Having too much fun studying 汉语

12 Oct

When I was younger, I had this obsession with colored markers and pens. From second grade through high school, my homework assignments always looked like, well, a rainbow threw up on them (in the best way possible). In the younger grades I had to save my colors for coloring assignments, as all work had to be completed in pencil. But once I got to high school and several teachers let us use pens that weren’t black or blue, my homework turned psychedelic. I had almost every type of gel pen imaginable, from metallic to sparkly to swirled. Using my fancy pens actually got me excited to do my homework, especially when I had a new batch.

As you know, I’ve been trying to teach myself Chinese. This is my third attempt at learning the language, but I promised myself I was really in it this time. Of course tackling a language is easier said than done, so I need something to motivate myself. So I pulled out my colored markers.

If you can read Chinese, please ignore my obvious stroke order and radical errors. If you can’t read Chinese, look how cool that looks! And it definitely says important stuff like “peace, love and harmony,” and not “electric fan” and “communal garden.” Practically, it seems more important to be able to read Chinese characters than to write them, but I have a lot of fun writing them, especially with colorful markers.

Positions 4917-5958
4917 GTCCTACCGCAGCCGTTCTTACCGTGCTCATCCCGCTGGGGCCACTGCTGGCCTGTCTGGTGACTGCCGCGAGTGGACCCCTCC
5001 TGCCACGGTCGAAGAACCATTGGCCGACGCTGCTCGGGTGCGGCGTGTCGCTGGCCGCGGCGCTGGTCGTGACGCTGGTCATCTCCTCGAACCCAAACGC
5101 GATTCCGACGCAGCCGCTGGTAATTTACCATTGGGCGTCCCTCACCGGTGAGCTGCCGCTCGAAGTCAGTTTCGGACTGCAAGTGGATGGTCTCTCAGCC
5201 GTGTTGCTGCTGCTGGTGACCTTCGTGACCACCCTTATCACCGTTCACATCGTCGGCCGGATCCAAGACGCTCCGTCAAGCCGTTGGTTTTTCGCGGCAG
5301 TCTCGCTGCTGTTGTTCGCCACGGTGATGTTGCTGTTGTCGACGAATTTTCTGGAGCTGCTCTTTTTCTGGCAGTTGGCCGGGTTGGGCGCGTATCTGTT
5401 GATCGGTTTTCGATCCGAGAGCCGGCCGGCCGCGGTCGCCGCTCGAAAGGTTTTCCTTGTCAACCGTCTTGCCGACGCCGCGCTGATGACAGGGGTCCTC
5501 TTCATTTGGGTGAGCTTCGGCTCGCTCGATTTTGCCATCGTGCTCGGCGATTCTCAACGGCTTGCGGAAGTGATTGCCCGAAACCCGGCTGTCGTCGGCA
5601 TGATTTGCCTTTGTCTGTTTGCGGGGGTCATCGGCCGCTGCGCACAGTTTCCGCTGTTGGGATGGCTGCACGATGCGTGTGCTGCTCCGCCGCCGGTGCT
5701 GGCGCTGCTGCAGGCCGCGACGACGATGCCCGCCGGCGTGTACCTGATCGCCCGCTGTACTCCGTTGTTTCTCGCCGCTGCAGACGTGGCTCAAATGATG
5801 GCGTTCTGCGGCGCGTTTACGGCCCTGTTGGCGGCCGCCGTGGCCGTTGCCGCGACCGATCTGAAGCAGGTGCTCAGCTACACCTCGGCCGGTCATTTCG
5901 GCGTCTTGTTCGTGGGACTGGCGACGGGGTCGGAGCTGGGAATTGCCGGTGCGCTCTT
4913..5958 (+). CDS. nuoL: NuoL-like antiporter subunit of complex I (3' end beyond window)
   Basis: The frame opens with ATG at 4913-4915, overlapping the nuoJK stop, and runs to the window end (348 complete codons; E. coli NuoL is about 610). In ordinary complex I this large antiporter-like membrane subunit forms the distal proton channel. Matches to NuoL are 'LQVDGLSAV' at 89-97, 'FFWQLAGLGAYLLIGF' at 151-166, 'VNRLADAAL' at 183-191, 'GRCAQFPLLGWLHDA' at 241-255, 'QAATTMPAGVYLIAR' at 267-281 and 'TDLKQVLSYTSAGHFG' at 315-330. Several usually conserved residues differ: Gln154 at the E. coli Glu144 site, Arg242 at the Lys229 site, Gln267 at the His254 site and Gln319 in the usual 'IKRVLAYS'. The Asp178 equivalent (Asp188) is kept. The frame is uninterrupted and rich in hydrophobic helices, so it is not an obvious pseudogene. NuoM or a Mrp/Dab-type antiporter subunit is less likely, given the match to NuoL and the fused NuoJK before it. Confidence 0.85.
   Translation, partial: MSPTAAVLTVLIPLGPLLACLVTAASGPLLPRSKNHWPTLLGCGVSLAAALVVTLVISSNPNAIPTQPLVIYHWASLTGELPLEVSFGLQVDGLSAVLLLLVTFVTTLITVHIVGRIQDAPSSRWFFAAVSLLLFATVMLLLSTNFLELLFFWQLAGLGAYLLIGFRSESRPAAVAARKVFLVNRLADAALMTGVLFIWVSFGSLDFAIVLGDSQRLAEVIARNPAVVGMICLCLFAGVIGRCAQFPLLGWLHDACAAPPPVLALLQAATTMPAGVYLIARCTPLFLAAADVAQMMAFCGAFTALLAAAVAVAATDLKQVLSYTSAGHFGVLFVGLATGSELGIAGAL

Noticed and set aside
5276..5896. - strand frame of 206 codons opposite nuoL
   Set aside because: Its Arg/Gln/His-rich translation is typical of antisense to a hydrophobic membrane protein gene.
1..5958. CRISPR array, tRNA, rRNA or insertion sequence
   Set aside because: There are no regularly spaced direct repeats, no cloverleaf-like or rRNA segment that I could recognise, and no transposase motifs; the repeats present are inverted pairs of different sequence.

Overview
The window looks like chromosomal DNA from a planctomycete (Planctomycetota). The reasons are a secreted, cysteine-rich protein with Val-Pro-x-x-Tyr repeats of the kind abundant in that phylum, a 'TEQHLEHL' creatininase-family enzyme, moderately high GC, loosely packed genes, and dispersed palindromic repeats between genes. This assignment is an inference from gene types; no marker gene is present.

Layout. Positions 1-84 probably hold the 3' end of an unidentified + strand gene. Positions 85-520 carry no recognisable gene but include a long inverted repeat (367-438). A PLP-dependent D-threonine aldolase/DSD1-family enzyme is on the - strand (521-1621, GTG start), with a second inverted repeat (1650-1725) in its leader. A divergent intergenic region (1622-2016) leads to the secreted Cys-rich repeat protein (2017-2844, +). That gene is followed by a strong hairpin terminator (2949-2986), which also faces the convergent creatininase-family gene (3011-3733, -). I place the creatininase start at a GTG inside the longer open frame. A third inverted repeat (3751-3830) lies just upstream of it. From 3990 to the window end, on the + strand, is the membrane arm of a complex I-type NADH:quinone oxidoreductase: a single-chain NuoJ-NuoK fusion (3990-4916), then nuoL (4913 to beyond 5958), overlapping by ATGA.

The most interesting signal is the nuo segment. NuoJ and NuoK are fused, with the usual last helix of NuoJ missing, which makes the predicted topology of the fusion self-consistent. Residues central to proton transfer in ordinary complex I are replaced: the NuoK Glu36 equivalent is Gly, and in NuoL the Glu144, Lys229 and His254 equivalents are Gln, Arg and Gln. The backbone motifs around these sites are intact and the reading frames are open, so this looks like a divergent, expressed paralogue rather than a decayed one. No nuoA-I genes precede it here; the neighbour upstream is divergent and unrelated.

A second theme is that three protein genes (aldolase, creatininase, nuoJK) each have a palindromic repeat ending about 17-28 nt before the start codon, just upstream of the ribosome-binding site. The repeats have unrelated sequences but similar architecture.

That seven character-long blue word in the middle is the word for DVD player, according to my book. I showed it to Stephen who said that was crazy. “Just say DVD,” he said. Helpful.

For the most part I’m happy with my Teach Yourself book, but it’s a British book so I occasionally I find myself learning two languages at once. For example, it asked me to translate, “I’m a teetotaller. What about you?” I have never heard the word “teetotaller” in my life and had no idea how to translate it into Chinese or English. Then there was, “Don’t stand on ceremony!” It’s a bit difficult to translate sentences and phrases into Chinese when you have to look up their meaning in English first. I’m currently learning “around the house” words, and had to make some modifications to my flashcards, changing “hob” to “stove,” “tap” to “faucet” and “coffee filter machine” to “coffeemaker” (really, England, “coffee filter machine?” I guess that’s what it is though).

Speaking of flashcards, I’ve really joined the 21st century — I use electric flashcards now. You see, I’m slightly addicted to my iPod Touch and have a hard time putting it down and picking up my flashcard pile. So I found a free flashcard app and entered all my cards. I even figured out how to switch my keyboard to Chinese, which is pretty cool. Check it out:

All you have to do is swipe your finger across to reveal:

(The numbers refer to the tones. Typing the characters in Chinese was hard enough, I wasn’t about to attempt official tone marks.)

And now you know the Chinese word for England. I can always pick it out during a conversation because everyone is always asking Stephen, “Is she from England or America?” Soon enough I will be able to answer for myself!


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